The Santa Monica Mountains National Recreation Area has been conducting a carnivore study since 1996, with a goal of understanding how carnivores are living in an urbanized and fragmented landscape, and how they are affected by these forces.  Species of focus include mountain lions, bobcats, and coyotes.   Large carnivores inherently require vast home ranges, or tracts of habitats in which the animal lives and travels, in order to acquire resources and avoid interference with competing individuals.  This is more pronounced with solitary animals, including mountain lions and bobcats, who only live in the company of others during cubhood and mating.  In an area of limited connected natural habitat, the question arises, how are these animals with large home ranges making use of the land?  Do their home ranges encompass urban areas or require them to cross highways?  Are their populations affected by this limited amount of intact habitat?

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Fantastic Field Trips

Outdoor education programs funded by Havasi Wilderness Foundation underway at Topanga State Park

Since 2010, Havasi Wilderness Foundation has been helping to fund the Resource Conservation District of the Santa Monica Mountains’ outdoor education programs. Programs take place at Topanga State Park and Malibu Lagoon, each with their own unique focus. On Wednesday, October 17th, we visited a program at Topanga State Park, where children learn about the ecology and natural history of the Chaparral environment, and how the Native American tribes of the area lived off the land. Castlebay Lane Elementary’s 4th graders were participating in the field trip on this bright and sunny Wednesday.

Students from Castlebay Lane Elementary arrive at Topanga State Park

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Havasi Wilderness Foundation gives grant to California State University Channel Islands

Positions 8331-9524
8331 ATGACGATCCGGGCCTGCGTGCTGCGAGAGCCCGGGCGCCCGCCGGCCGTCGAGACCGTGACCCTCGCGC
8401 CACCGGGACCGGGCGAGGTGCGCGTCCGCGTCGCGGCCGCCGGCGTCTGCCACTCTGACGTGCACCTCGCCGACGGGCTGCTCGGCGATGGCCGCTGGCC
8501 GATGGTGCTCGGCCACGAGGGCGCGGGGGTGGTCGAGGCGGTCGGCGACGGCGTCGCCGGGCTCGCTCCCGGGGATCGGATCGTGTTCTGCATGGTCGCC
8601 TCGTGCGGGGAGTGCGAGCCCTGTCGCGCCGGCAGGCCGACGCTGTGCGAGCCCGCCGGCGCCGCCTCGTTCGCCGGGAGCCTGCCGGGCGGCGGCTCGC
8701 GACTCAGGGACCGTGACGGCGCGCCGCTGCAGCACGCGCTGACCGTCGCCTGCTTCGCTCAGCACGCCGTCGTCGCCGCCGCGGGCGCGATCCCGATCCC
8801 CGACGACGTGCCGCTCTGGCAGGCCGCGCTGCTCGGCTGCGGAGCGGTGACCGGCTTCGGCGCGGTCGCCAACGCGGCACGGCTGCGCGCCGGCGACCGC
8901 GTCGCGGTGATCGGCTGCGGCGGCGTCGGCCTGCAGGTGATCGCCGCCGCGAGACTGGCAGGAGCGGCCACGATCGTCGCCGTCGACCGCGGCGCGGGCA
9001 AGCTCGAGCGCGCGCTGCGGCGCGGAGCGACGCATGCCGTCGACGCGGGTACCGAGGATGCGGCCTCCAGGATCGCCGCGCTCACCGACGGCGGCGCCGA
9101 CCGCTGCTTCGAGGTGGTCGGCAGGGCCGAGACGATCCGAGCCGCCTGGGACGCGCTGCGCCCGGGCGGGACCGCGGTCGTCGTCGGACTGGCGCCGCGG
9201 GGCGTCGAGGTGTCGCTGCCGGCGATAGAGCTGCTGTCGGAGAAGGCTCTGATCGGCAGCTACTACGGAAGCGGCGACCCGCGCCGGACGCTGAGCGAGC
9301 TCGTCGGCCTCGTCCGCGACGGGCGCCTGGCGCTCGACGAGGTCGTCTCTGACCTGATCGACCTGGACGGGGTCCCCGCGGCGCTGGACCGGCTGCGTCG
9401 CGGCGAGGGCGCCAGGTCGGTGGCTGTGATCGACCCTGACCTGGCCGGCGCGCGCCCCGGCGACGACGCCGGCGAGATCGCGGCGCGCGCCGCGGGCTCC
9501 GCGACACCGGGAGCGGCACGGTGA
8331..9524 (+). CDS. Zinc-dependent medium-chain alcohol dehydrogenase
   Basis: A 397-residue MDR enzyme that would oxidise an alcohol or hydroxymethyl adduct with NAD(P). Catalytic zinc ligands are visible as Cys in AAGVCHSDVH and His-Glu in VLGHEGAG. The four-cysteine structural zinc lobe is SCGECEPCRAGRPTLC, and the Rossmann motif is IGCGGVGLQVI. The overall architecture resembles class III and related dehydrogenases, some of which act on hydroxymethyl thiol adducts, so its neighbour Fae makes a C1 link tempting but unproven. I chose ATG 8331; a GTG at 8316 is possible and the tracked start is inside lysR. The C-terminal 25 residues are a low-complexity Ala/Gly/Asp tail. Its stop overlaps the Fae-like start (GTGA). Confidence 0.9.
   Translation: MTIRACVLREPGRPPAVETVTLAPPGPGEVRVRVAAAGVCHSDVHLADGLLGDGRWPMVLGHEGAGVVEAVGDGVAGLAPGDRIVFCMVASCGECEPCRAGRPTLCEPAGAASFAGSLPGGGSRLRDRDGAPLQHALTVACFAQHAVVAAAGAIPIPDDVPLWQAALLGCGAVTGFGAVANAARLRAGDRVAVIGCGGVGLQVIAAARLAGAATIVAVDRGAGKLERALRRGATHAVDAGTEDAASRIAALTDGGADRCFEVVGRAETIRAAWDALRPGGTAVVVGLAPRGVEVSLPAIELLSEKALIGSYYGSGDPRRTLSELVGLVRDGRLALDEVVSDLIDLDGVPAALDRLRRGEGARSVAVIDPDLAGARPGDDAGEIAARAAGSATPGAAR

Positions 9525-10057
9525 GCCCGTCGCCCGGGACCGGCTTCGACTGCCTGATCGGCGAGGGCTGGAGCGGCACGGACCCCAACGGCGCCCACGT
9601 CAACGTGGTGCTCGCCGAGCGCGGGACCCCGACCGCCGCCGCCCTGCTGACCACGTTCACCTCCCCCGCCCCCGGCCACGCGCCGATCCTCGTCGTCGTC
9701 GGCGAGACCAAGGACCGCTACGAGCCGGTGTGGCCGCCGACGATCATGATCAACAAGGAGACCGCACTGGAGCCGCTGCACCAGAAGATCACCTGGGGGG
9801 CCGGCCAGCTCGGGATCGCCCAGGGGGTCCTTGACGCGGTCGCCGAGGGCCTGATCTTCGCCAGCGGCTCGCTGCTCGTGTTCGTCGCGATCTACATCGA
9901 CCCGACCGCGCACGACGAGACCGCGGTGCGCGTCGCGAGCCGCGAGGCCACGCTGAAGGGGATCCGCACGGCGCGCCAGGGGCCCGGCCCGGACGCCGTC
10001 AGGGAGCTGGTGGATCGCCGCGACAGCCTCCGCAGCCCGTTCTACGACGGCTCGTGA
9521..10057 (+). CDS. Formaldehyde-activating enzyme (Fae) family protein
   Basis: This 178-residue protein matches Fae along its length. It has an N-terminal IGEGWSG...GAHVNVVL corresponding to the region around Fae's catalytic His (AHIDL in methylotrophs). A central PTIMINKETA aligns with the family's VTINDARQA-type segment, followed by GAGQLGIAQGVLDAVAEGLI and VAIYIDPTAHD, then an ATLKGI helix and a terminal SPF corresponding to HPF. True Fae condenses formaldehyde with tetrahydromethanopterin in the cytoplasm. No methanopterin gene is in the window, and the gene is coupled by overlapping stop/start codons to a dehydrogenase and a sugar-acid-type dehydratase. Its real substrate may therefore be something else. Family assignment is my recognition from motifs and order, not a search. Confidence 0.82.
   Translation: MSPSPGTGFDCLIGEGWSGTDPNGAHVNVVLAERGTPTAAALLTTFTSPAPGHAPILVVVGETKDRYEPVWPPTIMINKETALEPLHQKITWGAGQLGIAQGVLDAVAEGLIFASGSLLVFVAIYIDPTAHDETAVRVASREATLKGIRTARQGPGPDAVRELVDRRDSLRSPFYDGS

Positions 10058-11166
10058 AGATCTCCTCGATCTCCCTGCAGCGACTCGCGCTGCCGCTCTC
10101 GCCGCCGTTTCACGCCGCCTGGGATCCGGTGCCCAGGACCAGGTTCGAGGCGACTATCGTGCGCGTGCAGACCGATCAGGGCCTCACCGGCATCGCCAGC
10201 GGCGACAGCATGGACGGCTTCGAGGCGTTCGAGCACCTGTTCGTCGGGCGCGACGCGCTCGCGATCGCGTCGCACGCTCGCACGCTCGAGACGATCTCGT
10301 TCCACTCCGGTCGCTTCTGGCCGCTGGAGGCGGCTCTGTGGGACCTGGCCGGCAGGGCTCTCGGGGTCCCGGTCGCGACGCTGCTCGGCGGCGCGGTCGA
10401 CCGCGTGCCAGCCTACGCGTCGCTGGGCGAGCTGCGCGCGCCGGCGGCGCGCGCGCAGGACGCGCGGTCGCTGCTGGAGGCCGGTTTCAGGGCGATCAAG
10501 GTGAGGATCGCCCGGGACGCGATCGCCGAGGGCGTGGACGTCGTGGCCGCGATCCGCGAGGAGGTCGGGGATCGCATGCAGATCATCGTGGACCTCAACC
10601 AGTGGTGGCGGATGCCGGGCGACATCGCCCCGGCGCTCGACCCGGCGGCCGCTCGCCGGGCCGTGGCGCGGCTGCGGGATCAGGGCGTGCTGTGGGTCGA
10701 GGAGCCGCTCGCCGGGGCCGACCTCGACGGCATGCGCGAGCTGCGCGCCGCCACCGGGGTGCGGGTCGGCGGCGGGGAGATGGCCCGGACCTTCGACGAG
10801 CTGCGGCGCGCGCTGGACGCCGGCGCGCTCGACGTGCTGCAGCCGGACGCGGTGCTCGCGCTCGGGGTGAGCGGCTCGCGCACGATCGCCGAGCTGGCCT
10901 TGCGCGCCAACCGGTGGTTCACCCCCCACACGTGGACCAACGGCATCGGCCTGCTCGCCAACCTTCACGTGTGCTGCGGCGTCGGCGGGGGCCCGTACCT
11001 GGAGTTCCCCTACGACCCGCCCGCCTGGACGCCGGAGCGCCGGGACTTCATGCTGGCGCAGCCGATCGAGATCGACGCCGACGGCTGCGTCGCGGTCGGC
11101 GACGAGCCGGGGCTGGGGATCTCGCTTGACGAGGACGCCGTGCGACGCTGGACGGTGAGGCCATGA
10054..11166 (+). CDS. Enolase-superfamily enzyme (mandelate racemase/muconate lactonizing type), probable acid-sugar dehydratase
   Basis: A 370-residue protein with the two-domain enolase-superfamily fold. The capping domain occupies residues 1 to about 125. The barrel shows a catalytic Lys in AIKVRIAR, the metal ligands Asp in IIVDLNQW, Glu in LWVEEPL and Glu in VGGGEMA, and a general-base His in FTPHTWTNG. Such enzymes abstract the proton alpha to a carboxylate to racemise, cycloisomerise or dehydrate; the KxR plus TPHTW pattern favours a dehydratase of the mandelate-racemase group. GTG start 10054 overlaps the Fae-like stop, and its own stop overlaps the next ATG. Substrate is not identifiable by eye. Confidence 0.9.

The second largest of the California Channel Islands, Santa Rosa Island is a unique and invaluable site with a wealth of important natural resources and historical remains. The Arlington Springs Man, potentially the oldest remains of a human skeleton in the United States, was discovered on this island and is presumably twenty-six times older than American written history. Remains of the Pygmy Mammoth, a Pleistocene species unique to the Channel Islands, have been discovered on Santa Rosa Island as well. Presently, Santa Rosa Island is home to several species that are only found in the Channel Islands, including the critically endangered Island Fox.

This August the Havasi Wilderness Foundation gave a grant to California State University Channel Islands to support the initiation of a research and education project on Santa Rosa Island. CSUCI has begun a partnership with the National Park Service to collaborate on this project, however, additional funds were sought to provide logistical support and cover start-up costs for the project. Havasi Wilderness Foundation is enthusiastic about this project as it aligns with the foundation’s mission. Funds will help establish a research station on the island and implement hands-on educational programs in the fields of ecology, archaeology, and paleontology. Graduate and undergraduate students will gain fieldwork experience in this unique ecosystem and learn from professionals visiting the research station. Additionally, the project will provide information for making sound management decisions in the future regarding the ecology and natural resources of the island.